Top Image What We Do Shelter

Burma/Myanmar Programme

After decades of conflict and neglect, many communities in southeast Burma/Myanmar are deeply impoverished and struggle with extremely poor situations in relation to health, education and livelihoods.

Access to social services, justice and protection is also very challenging and an estimated 400,000 people remain internally displaced in the wide area with a population of some 11 million, according to TBC research.

Together with civil society organisation partners, TBC has conducted work and research in conflict-affected parts of southeast Myanmar for decades.

More recently, it opened offices in Loikaw in Karenni/Kayah State and in Hpa-An in Karen/Kayin State in addition to its office in Yangon, in order to support programmes in the southeast.

TBC’s work focuses on supporting the recovery of conflict-affected communities, improving their socio-economic situations and building preparedness for the potential return and integration of displaced communities.

It supports community-driven recovery and development initiatives, mainly through partners, in Karen/Kayin, Karenni/Kayah, and Mon states and Tenasserim/Tanintharyi Region.

Typical projects have included the building of key community infrastructure such as water supply systems and sanitation facilities.

Repair of irrigation canals for agriculture, improving or launching rice banks and supporting animal husbandry help support improved livelihoods in vulnerable communities.

Community forestry and micro-hydro power initiatives also help families in remote areas to sustain themselves.

Relatively small initiatives can make important impacts on villagers’ quality of life, the approach shows.

For example, residents of a village in Karen/Kayin State who experienced regular distress as a result of periodic rice shortages were greatly assisted when the community was supported to build a rice bank.

In a village in Karenni State, improvements to the quality of the village water supply are helping reduce child illness and health costs.

Research on customary land use is helping promote justice and equity for farming and other communities experiencing land insecurity.

During the first half of 2017, village development committees in Karenni/Kayah State successfully completed 12 projects based on community participatory assessments and plans, including water supply systems, village halls and rice banks.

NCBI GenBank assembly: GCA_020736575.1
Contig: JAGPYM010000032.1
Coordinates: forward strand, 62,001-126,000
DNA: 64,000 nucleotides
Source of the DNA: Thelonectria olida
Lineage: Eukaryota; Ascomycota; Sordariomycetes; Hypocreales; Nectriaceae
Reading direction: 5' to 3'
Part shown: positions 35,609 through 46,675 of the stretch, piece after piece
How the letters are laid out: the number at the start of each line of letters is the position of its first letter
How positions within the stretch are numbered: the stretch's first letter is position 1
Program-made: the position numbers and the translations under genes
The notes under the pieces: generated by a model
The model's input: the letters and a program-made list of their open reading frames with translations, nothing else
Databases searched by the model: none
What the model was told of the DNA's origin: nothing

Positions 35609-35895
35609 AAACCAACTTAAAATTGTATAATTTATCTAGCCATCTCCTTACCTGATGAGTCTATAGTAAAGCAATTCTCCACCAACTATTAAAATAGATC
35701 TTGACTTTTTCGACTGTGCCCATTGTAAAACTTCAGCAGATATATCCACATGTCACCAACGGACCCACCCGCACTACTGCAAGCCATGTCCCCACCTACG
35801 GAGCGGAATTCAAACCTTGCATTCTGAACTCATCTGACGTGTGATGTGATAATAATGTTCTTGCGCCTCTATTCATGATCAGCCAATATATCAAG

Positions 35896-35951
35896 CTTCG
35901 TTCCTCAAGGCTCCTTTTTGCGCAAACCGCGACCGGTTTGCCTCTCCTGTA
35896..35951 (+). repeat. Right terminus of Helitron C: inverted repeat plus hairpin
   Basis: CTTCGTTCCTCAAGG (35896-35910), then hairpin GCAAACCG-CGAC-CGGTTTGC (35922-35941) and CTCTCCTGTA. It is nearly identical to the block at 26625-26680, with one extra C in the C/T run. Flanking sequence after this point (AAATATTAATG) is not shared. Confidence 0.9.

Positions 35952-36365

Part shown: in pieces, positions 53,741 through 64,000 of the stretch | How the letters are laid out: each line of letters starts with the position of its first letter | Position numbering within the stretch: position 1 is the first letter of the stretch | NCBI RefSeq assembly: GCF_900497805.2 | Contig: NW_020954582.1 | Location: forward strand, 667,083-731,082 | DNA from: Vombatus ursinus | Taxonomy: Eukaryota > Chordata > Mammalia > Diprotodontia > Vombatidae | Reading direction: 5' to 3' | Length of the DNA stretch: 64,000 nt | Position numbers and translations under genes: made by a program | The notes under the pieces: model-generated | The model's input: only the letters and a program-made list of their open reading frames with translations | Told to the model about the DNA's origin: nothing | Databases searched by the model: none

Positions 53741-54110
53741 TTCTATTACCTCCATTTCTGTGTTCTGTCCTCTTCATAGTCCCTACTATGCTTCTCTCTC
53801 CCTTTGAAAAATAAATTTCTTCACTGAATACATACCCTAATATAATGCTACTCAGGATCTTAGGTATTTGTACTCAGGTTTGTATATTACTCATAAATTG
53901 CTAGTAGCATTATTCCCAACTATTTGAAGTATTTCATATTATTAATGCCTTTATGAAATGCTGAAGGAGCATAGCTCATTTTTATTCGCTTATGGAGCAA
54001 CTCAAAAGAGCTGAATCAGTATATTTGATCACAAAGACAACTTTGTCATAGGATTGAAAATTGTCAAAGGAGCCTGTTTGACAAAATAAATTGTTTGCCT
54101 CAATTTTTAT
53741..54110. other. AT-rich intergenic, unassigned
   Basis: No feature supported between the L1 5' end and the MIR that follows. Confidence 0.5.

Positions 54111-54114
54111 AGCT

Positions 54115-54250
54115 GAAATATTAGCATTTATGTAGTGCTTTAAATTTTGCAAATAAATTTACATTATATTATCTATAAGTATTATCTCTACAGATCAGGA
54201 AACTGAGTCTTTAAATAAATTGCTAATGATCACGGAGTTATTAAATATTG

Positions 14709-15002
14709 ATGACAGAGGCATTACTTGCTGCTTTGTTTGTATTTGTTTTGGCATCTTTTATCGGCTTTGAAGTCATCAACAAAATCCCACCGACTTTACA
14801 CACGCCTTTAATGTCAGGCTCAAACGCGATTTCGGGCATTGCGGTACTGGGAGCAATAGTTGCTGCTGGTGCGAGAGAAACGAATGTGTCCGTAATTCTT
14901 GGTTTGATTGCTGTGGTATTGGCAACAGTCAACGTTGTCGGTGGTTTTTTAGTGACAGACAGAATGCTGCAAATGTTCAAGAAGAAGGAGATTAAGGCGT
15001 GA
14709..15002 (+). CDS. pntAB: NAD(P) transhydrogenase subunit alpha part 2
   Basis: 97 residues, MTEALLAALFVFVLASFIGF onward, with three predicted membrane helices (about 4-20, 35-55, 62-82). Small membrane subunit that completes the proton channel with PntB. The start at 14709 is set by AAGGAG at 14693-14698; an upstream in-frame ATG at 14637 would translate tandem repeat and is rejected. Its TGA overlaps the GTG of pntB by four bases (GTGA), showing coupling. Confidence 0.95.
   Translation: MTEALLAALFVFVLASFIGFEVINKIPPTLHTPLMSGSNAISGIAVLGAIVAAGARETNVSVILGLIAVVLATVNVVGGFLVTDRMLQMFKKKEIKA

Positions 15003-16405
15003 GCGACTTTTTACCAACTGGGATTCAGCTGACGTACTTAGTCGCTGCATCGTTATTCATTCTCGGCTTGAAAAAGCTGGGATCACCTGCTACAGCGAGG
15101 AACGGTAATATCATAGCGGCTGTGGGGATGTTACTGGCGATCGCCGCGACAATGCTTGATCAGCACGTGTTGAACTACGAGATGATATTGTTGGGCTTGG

Mushroom cultivation, soil conservation and organic farming trainings were held in parts of Karen state.

Over the years TBC and its partners have also assisted vulnerable communities experiencing food shocks due to conflict or natural hazards.

In 2016 cash transfers for three months rice supply supported the resilience of people in 75 villages of Karenni/Kayin State after many were displace due to conflicts between the Border Guard Force (BGF) and the Democratic Karen Benevolent Army (DKBA).

In early 2017, critical food shortages due to rat and pest infestation were alleviated through cash assistance to cover people in 40 villages in Hpapun and Myawaddy townships.

TBC’s programme also works to build confidence between border-based TBC partners and local partners in each region, and to broaden civil society engagement in political dialogue, ceasefire monitoring and peace building.

Much of this work is built on relationships built between TBC and its civil society partner organisations who have cooperated to document the characteristics of internal displacement and conditions in southeast Burma/Myanmar since 2002.

Data collected in the last comprehensive report included township-level estimates of IDP populations, while household- and village-level surveys of poverty have also described the characteristics of vulnerability and resilience in areas the international community has had difficulty accessing. The data remains the main source of information on conflict-affected communities in the region.

What We Do Programme Reach 2016 Tn 260X381

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